It is above all in virtue of the will, or freedom of choice, that I understand myself to bear in some way the image or likeness of God. For ... God's will ... does not seem any greater than mine when considered as will in the essential and strict sense. This is because the will simply consists in our ability to do or not do something; ... or rather, it consists simply in the fact that when something is put forward (...) for our consideration by the intellect, we are moved to affirm or deny it, or pursue or avoid it, in such a way that we feel we are not determined by any external force. For in order for me to be free, there is no need for me to be capable of moving both ways; on the contrary, the more I incline in one direction - either because I understand that reasons of truth and goodness point that way ... the freer is my choice. (Descartes, Fourth Meditation.). (shrink)
This article examines the moral theory of the American Revolutionary and Founding periods by focusing on two key concepts of that doctrine: the moral laws and the moral rights of nature. In particular, the article will examine several important questions from the perspective of Americas moral laws and rights descriptive, prescriptive, or both? What are the attributes and sanctions of natures laws and rights? And finally, how did Americas revolutionary mind and moral theory: the Declaration of Independence. The Declaration’s deepest (...) philosophic meaning is herein illuminated by also examining the broader, extant literature of the period. (shrink)
We provide a retrospective of 25 years of the International Conference on AI and Law, which was first held in 1987. Fifty papers have been selected from the thirteen conferences and each of them is described in a short subsection individually written by one of the 24 authors. These subsections attempt to place the paper discussed in the context of the development of AI and Law, while often offering some personal reactions and reflections. As a whole, the subsections build into (...) a history of the last quarter century of the field, and provide some insights into where it has come from, where it is now, and where it might go. (shrink)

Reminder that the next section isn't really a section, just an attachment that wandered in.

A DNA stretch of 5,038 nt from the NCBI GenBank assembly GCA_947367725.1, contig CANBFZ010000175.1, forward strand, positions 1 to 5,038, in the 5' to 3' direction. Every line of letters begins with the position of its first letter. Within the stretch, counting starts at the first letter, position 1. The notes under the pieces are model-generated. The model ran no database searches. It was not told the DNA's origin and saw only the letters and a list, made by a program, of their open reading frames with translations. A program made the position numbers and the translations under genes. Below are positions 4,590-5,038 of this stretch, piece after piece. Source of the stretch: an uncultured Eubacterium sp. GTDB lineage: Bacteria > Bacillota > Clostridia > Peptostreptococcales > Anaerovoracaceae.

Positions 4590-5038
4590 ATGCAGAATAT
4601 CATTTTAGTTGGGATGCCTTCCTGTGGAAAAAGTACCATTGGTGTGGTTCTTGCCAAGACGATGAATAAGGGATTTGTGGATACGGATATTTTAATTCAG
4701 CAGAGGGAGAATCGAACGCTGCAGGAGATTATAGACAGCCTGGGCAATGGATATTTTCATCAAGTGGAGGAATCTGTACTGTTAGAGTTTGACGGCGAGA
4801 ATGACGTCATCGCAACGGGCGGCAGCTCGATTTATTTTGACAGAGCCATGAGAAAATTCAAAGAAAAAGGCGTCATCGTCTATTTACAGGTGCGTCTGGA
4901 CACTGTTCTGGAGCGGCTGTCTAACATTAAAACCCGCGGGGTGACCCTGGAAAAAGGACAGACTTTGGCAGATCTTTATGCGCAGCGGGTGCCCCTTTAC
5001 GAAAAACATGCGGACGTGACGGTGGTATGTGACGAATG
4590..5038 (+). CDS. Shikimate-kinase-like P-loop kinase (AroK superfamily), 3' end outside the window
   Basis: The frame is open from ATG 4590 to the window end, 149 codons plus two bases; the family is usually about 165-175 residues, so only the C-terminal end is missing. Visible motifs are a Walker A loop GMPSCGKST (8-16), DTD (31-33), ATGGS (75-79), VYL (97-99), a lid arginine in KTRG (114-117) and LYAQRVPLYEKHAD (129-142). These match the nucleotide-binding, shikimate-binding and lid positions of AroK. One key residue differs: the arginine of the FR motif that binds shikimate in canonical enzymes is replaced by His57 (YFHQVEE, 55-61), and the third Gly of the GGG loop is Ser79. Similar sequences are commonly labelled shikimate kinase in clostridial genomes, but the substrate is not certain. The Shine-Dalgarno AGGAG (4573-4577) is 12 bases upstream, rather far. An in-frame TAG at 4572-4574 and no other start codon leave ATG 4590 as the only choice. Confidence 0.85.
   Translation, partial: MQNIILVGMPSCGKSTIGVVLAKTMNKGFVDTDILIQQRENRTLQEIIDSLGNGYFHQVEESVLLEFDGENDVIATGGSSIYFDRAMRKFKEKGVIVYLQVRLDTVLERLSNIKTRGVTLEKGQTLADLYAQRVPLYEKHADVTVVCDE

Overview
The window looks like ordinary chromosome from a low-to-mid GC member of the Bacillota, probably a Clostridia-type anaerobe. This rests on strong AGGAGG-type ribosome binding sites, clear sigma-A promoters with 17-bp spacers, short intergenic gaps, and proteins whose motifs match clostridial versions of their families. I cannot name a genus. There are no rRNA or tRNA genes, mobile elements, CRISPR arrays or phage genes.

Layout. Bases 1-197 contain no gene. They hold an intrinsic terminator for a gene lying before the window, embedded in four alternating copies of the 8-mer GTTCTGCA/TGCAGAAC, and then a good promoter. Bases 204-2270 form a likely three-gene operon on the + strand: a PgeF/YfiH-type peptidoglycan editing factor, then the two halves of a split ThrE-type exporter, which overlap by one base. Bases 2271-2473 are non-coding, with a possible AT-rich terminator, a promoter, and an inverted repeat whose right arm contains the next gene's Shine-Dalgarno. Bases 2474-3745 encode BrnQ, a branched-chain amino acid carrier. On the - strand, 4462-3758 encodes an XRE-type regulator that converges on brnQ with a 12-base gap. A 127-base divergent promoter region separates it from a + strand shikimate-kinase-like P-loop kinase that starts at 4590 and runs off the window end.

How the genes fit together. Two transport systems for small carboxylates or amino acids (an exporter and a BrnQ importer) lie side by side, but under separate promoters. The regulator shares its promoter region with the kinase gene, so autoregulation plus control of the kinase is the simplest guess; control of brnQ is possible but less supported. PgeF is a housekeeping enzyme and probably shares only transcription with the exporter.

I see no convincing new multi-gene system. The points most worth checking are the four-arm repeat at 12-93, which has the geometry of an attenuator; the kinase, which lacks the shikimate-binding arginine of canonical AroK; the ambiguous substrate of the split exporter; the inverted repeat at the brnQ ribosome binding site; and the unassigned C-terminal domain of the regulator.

. This paper reports the preliminary results from a semester-long ethics project at an AACSB accredited, regional comprehensive undergraduate school. This project culminated in an Ethics Awareness Week, which highlight a case study (Part B of this Journal) of the controversial EverQuest® multi-player online game. Issues of project planning and design are outlined, the dynamics of a business program-wide approach to ethics are social responsibility are presented, student survey results are (...) presented and analyzed, and issues related to ongoing research are discussed. Nonparametric survey results indicate that the greatest effect in student’s self reported enhanced understanding and interest in issues of business ethics is present when multiple pedagogical methods, e.g., case studies, lectures, assignments, and an Oxford-style debate, are applied by a number of faculty members over an extended (semester) time period. The paper concludes with a discussion of future research issues as well as a series of prescriptions for planning, organizing, and implementing such an extended activity. (shrink)